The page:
Few schools, one imagines, would be able to put on a concert by thirteen different chamber ensembles in the last week of term, on the day of the final public examination of the year (the last Wednesday in June).  A full roll of names is not possible, with over 50 performers, but it was an especial pleasure to hear some of the Cranleigh Preparatory School musicians performing on a level comparable to their elders. Of these younger performers I was especially taken with the piano duet of Nicholas Edwards and Felix von Spreckelsen, who played the Vaughan Williams ‘Greensleeves’ Fantasia with very sensitive rubato in all four hands  and truly beautiful playing, contrasted pleasingly with the central (‘Lovely Joan’) tune.

Even among the Senior School performers there were Lower School musicians who played with astonishing maturity, and the summer mood was established by a mixture of VIth Formers and Lower School pupils in the sustained lyricism of Grainger’s ‘Walking Tune’ dished up for wind quintet. Nancy Newberry’s sweet soft singing of Handel was matched by the recorder playing of Catherine Beddison and no less than of six Catherine’s colleagues also performed with the pupils: Kevin Weaver, Marie Ward, Phil Scriven, Richard Saxel, Bob Wilson and Marcus Pashley. The audiChamber Concert.NEWSence fitted almost perfectly into the small, but acoustically pleasing Clive Stevens Recital Hall, though at times it became standing room only. I especially enjoyed the other piano duet: Zoë Dixon and Deescha Chandrasma played the most popular of Moszkowski’s Spanish Dances. This was a subtle and witty performance of a mostly forgotten little lollipop which was frequently heard on the BBC when I was at school. Phillippa Johnston and Ellen Talbot (clarinet and flute) played contrasting Bartok arrangements as an accompanied duo and there was some stylish Telemann from four young violinists. More Telemann came from recorder players Tim Ayling and Bethany Porter (Zoë Dixon and Phil Scriven on continuo). The blending of tone and dextrous intertwining of rapid semi-quavers was phenomenal.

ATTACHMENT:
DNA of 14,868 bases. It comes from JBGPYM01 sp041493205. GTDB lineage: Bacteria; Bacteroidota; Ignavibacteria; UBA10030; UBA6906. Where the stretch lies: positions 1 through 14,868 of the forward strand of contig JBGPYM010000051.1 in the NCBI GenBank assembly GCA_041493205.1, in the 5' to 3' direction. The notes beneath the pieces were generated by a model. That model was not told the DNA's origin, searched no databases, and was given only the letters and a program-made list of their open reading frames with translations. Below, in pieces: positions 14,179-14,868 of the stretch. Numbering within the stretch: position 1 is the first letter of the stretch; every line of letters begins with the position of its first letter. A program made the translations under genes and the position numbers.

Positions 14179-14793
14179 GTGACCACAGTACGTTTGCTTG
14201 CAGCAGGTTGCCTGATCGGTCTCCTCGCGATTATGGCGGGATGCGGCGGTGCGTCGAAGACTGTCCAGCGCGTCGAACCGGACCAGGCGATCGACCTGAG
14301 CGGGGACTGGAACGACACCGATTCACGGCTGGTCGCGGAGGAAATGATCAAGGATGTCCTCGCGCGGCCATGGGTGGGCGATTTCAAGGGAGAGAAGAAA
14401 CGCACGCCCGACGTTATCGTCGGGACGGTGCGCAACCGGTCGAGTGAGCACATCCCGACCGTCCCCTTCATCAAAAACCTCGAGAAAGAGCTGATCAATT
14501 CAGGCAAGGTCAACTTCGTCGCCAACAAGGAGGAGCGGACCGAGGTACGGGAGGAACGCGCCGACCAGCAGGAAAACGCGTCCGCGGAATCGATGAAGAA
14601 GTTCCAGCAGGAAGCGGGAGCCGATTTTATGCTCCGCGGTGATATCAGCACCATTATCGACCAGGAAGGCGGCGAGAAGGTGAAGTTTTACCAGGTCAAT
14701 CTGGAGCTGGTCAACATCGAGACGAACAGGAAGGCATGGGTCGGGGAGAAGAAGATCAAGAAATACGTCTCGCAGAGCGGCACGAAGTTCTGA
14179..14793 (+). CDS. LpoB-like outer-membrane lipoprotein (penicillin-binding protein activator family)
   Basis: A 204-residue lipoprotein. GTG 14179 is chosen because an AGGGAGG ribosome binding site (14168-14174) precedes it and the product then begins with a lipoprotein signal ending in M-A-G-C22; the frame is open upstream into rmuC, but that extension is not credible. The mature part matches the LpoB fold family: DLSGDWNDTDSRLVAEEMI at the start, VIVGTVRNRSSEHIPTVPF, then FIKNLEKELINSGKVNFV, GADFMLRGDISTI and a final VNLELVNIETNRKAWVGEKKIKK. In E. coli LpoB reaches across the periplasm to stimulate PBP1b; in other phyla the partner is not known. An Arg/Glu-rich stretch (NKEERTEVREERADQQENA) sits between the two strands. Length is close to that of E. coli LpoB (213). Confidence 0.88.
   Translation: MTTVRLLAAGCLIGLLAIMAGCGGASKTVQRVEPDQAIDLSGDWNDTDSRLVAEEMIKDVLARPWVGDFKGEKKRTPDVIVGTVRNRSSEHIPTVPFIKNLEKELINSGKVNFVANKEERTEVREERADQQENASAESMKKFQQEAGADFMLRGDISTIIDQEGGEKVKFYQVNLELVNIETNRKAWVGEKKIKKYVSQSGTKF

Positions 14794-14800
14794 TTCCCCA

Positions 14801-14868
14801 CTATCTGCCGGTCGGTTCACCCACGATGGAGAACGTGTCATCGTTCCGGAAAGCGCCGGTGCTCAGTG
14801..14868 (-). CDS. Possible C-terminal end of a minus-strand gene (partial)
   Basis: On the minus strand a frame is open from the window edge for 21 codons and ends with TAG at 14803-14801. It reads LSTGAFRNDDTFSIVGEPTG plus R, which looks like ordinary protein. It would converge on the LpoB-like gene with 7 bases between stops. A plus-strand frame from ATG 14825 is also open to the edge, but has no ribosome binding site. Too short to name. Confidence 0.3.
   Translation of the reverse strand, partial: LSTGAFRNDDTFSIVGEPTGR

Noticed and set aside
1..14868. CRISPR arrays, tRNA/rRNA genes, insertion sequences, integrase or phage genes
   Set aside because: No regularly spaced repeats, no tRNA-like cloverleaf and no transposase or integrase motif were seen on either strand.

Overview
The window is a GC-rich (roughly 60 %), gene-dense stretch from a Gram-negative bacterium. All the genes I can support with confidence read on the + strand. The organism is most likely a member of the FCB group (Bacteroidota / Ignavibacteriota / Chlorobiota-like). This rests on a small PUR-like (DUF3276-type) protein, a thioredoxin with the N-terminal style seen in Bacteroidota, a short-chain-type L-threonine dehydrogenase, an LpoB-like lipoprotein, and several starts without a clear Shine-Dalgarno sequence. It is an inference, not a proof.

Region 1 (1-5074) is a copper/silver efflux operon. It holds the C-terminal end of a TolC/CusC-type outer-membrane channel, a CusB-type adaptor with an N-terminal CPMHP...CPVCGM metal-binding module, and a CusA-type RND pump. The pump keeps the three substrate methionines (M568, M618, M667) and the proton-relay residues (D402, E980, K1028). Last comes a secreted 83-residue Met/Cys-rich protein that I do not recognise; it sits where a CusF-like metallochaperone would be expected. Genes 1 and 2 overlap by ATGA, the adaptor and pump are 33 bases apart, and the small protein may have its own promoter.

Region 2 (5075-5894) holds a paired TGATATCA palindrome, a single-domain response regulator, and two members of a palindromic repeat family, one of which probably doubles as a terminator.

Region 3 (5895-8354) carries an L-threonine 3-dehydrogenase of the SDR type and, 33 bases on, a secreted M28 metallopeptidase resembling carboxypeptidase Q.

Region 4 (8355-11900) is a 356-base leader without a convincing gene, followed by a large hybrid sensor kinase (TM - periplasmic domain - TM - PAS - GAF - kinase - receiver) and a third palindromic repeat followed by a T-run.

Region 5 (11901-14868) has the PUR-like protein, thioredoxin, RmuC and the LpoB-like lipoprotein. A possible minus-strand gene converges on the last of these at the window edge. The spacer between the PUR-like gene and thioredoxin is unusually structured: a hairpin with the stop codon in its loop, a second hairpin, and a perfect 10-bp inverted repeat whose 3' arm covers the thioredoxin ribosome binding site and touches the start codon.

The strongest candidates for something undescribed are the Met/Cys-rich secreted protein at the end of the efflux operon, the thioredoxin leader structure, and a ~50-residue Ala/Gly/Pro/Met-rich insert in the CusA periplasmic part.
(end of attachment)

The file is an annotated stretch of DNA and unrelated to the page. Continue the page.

Bob’s brass quintet lightened the mood with their ‘Drunken Sailor’ before the concert switched to farewell mode. The concert ended with three of Parry’s ‘Songs of Farewell’ conducted with passion by Phil Scriven and sung expertly by the 19-strong chamber choir, ‘Cranleigh Voices’:

“There is an old belief,

That on some solemn shore,

beyond the sphere of grief

Dear friends shall meet once more.”

Two dear friends also sang farewell to Cranleigh, as Mikey Linford and Terri Yoon duetted in Gershwin’s ‘Bess, you is my woman now’. It seemed acceptable to reject the composer’s wishes that this music should only be sung by African-Americans, especially as Terri joined us from another country, and the actorly operatic singing, with its special rapport between the singers seemed to embody just how many friendships have been made between those from other shores over Cranleigh’s history.

There was an earlier farewell in the concert, the last Cranleigh performance by two Helen Wareham winners, and a rare chance to hear together the excellence of Hebe Westcott’s pianism with the inspirational violin playing of Ben Rudolf, who duetted with Kevin Weaver in three of the Five Pieces for Two Violins and Piano arranged by Lev Atovmian: the sources of these are music for the film ‘The Gadfly’ (the touching Prelude); the Third Ballet Suite (the ironic gavotte) and music for the cartoon ‘The Tale of the Priest and His Servant Balda’ (the waltz with its comic canon). Hearing this trio of musicians which combined the pupil body and Common Room just one night after seeing young Master Day acting with other Common Room colleagues was a reminder of the Cranleigh community at its best. That some of the young performers were joined in the audience by their OC parents was another. Ex Cultu Robur.

PJL